PDEA’s work is drug enforcement, not data extrapolation



First read
WHENEVER I return to a subject that I have previously discussed, I do so with much reluctance, because I dread the monotony (for both the writer and the reader). But sometimes, I am impelled to tread again paths earlier traveled. And it is good to know from time to time that one’s exertions are being heard or having an effect.


Over the weekend, I had a discussion with readers who were troubled by my column last Saturday (“PDEA contends its drug statistics are real, not false” Times. May 20, 2017), wherein I yielded my column space to a letter from PDEA disputing my opinion that the agency relayed fake, unproven, drug statistics to the public. Some opined that the PDEA explanation muddled the situation, and raised more questions than it resolved. It used questionable statistical methods to construct its new drug statistics.

Why are the numbers not the same?

Three sets of questions are being asked about PDEA’s new statistics, and they should be answered so they can be clearly understood.

1. Why are the numbers not the same? And why so many counts?

Law enforcers and drug enforcers are all engaged at great public expense in the war against drugs, but they cannot even harmonize their data on the real drug situation in the country.

Law enforcers and drug officials are themselves mystified and bewildered by the huge differences between the drug counts of President Duterte, the Dangerous Drugs Board (DDB), the Philippine Drug Enforcement Agency (PDEA) and the Philippine National Police (PNP).

Since the administration was going to war against illegal drugs, why did it have no single, reliable count of the enemy which it was facing—or a reliable idea of the extent of the problem which it sought to exterminate.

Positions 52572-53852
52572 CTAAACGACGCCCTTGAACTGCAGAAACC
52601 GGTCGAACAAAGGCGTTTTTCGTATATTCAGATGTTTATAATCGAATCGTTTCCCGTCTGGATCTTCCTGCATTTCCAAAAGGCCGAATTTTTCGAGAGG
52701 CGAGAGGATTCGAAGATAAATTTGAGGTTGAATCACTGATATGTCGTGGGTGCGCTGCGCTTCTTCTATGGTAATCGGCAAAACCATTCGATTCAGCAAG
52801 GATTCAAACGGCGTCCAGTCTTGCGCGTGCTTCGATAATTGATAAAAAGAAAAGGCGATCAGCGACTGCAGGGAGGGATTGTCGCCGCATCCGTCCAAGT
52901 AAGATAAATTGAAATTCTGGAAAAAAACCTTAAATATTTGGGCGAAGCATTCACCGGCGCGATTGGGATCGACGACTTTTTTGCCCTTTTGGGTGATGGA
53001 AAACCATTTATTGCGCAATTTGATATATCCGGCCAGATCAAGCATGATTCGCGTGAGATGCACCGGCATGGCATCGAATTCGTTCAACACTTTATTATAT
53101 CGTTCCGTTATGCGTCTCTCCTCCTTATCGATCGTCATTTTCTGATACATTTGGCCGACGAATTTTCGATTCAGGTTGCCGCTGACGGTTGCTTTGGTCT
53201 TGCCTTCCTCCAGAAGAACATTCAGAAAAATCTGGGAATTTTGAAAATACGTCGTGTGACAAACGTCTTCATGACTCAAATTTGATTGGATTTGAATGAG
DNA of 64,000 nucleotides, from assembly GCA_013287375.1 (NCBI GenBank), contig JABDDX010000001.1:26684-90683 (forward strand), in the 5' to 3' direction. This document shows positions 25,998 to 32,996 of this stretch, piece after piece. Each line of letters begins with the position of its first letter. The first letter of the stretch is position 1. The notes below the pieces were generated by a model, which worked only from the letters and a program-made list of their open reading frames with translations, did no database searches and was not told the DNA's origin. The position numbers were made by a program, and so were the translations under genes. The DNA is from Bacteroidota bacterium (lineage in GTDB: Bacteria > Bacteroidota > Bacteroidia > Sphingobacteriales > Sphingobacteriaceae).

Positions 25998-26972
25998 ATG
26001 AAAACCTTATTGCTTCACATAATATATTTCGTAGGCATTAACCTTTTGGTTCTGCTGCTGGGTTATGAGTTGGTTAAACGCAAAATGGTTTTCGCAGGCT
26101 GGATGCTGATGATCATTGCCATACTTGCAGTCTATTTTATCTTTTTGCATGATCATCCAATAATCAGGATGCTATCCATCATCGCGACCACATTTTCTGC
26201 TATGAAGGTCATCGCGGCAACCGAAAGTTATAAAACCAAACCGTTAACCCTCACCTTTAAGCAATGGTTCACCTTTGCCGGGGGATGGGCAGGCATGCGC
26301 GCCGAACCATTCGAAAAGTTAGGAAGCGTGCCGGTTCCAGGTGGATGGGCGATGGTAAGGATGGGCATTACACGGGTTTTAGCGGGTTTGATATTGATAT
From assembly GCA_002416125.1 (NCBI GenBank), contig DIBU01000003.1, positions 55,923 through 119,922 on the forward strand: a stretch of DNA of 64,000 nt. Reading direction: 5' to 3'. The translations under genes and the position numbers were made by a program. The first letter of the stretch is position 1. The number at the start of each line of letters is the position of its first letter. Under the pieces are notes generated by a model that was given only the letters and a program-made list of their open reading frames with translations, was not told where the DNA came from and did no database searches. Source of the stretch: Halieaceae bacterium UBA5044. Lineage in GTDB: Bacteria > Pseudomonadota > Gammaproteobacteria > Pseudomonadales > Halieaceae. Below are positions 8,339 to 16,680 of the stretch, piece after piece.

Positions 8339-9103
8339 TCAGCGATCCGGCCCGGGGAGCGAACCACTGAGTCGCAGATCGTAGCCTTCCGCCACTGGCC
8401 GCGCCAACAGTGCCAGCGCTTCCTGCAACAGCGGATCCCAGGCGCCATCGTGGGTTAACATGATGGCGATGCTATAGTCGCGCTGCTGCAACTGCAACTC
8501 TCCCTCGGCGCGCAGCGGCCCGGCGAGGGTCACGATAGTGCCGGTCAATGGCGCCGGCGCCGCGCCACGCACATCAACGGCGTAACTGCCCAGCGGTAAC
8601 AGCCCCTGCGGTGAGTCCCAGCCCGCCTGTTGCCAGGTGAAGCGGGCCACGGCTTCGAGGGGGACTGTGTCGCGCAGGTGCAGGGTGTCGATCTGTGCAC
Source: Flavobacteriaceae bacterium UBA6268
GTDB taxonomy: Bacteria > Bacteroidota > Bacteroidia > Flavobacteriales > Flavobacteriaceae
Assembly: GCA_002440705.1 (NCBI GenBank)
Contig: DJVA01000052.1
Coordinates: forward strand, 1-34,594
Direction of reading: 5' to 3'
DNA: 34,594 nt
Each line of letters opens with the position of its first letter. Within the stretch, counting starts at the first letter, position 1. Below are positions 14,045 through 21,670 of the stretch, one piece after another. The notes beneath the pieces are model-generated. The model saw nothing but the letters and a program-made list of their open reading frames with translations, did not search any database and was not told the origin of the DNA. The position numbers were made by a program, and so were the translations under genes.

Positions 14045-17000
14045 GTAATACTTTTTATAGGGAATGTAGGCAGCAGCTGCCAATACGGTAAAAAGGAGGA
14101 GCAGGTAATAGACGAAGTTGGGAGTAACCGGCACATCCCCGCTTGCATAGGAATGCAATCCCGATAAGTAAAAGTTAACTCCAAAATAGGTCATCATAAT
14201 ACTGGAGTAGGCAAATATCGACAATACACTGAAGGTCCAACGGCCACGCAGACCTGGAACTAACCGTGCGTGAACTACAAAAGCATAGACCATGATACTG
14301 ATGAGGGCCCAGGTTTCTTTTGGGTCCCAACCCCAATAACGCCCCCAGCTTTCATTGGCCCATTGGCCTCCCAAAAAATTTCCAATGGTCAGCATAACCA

The answer is that none of the agencies has been focused on the drug problem for over a decade. No agency had a secure working count or estimate of the drug situation.

Over the weekend also, it appears that the government has moved towards collating, harmonizing and synchronizing their statistics on the drug situation.

As if to salute PDEA’s bold defense of its drug statistics in the Manila Times, the PNP announced that it has turned over to PDEA the task of releasing to the media and the public the number of persons who have surrendered, were killed or arrested in the course of the campaign against illegal drugs.

The PNP had to make the move because conflicting figures or statistics related to the drug war have resulted in confusion and outrage in the public and the international community.

Dennis Siervo, director of the PNPO Human Rights Office, proudly announced: “We will be speaking with one voice.”